November 25, 2013

Telangana river waters, irrigation & agriculture-10 (Criticism of indian water legislation)

Notes on this chapter

The previous chapters outlined the Indian trans-boundary legislation as well as overview & interpretation of the Indian water regime. The present chapter attempts to "complete" the discussion by looking at criticism from among the scholarly community.

By its very nature, this by no means can be exhaustive or even thorough. This should not deter us as the limited aim of this chapter is to offer a few critical insights into the Indian water regime.

This chapter for obvious reasons can only be subjective. However, the "subjectivity" does not adversely impact the findings of my study. To that extent, this chapter is peripheral to the main body of this study.

Unlike in other chapters, I present the views mostly on an "as is" basis. I limit my comments only to cases where I believe there is an urgent need to correct or supplement the scholar's opinion. This however does not mean I concur or differ with other views on which I am silent.

I realize this chapter may provide some "ammunition" for critics of this work. I leave it in deliberately in order to benefit from the resulting discussions.

RBA: a toothless wonder

Srinivas Chokkakula has published a work called "Disputes, (de)Politicization and Democracy: Interstate Water Disputes in India". This work is funded and made available by Centre for Economic and Social Studies (CESS). His study traverses the work several important scholars.

Chokkakula cites (page 8) RBA as "the only instance where Center has used powers accrued under Entry 56" and explains the boards setup under this law are only advisory bodies.

Chokkakula refers to section 22 of RBA providing for arbitration of disputes over river board advice. He argues this section is redundant as "States are bound by the agreements they enter into through mutual consent, but not by any directive by the Boards". He calls for a comprehensive review of the boards setup till date. He concludes "In the absence of alternative institutional mechanisms to manage interstate rivers, conception of the River Boards as advisory is puzzling".

Stressing that RBA & ISDA are independent pieces, Chokkakula points out that river boards cannot be setup under RBA to implement tribunal decisions.

General criticism of the trans-boundary dispute resolution process

Alan Richards & Nirvikar Singh have published a paper titled "Inter State Water Disputes in India: Institutions and Policies". This work is partly funded and made available by the University of California, Santa Cruz.

Richards & Singh describe (page 2) "plethora of actors and the complexity of the institutional environment" as the key factors behind the apparently inadequate mechanisms for settling inter-state water disputes. They identify the actors as "state governments (which in turn must be decomposed into professional politicians, political parties, and interest groups), the national parliament, central ministries, the courts, and ad hoc water tribunals". The authors stress (page 3): Indeed, there is growing consensus that existing institutions are increasingly fail to generate outcomes which contribute to economic growth and national welfare".

Center vs. states

Richards & Singh assert (page 5) "state governments dominate the allocation of river waters". They cite examples to state "an unambiguous institutional mechanism for settling inter-state water disputes does not exist". They also allege (page 18) the center has on occasion prolonged negotiations "by failing to speedily appoint a tribunal, even when asked".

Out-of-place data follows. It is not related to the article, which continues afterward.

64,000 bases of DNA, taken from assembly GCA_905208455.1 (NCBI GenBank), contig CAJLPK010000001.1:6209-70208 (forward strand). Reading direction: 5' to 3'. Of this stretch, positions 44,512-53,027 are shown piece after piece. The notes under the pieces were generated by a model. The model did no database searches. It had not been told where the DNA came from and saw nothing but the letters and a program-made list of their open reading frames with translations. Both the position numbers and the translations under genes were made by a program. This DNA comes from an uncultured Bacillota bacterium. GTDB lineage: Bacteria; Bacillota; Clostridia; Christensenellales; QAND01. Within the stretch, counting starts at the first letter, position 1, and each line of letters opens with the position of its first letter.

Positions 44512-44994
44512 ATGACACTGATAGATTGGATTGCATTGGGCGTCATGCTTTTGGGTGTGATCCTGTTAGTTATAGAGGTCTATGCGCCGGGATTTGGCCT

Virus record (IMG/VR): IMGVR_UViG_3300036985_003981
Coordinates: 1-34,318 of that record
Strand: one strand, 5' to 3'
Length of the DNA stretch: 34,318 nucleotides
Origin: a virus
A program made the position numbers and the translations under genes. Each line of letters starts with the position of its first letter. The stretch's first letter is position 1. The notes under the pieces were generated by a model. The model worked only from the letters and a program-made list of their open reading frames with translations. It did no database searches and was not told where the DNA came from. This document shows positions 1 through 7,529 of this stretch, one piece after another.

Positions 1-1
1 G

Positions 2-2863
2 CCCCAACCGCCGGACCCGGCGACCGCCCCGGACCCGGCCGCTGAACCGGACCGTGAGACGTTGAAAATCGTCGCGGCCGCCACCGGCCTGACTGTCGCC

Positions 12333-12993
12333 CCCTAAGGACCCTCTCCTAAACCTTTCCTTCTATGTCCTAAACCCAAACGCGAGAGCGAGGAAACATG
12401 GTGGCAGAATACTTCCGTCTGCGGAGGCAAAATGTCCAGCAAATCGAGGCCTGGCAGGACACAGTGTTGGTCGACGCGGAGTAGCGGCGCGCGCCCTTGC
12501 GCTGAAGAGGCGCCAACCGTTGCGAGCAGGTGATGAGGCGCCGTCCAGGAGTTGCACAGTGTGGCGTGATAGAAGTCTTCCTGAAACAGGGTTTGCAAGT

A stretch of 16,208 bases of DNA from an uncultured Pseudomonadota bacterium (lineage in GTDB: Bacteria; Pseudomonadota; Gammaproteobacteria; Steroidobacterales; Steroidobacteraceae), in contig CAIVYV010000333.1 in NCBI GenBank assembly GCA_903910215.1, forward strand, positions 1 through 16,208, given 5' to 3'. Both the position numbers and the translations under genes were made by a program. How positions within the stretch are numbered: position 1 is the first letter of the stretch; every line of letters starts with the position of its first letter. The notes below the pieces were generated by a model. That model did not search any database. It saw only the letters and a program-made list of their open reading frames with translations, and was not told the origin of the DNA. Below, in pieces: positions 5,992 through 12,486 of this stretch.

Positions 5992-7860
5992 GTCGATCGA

The authors explain (pages 24-25) "extreme delays have been a very costly feature of the process of resolving inter-state water disputes in India". They cite three contributory factors: central delay in constituting tribunals, long tribunal turn-around time & delays in notification/implementation of the decision.

The authors opine (page 28) Sarkaria Commission's recommendation for amending ISDA to confer the status of a Supreme Court decree on the tribunal decision is not necessary. They note: "tribunals seem to have this force in theory: the problem is of penalties to be imposed for noncompliance". They therefore propose institutionalized enforcement mechanisms.

Chokkakula writes (pages 7-8) that the inclusion of water in the state list has given states a predominant role in water management. He cites Iyer that the center let the states take larger responsibility by not exercising its powers. He argues the phrasing of entry 56, especially the reference to public interest, extends the central scope to all situations where a state's action affects any other state. He contends this includes cases where the river is not trans-boundary.

While the second assertion is untested, most authorities accept that the rights of states are limited to waters within their territories. It is pertinent to note the supreme court held the "The Karnataka Cauvery Basin Irrigation Protection Ordinance 1991" unconstitutional on the ground it was "extra-territorial" (CWDT volume IV; pages 23-24).

Chokkakula raises (page 11) several interesting questions about the non-compliance by states: "Why a particular Act cannot be operationalized in its letter and spirit? Why should Supreme Court intervene to enforce the awards? Does Supreme Court's intervention not undermine tribunals? Why non-compliance is not treated as contempt of court? Can Supreme Court charge non-compliant States with contempt of court?" He mentions Fali Nariman's suggestion of repealing the ISDA and bring interstate water disputes under the jurisdiction of the Supreme Court.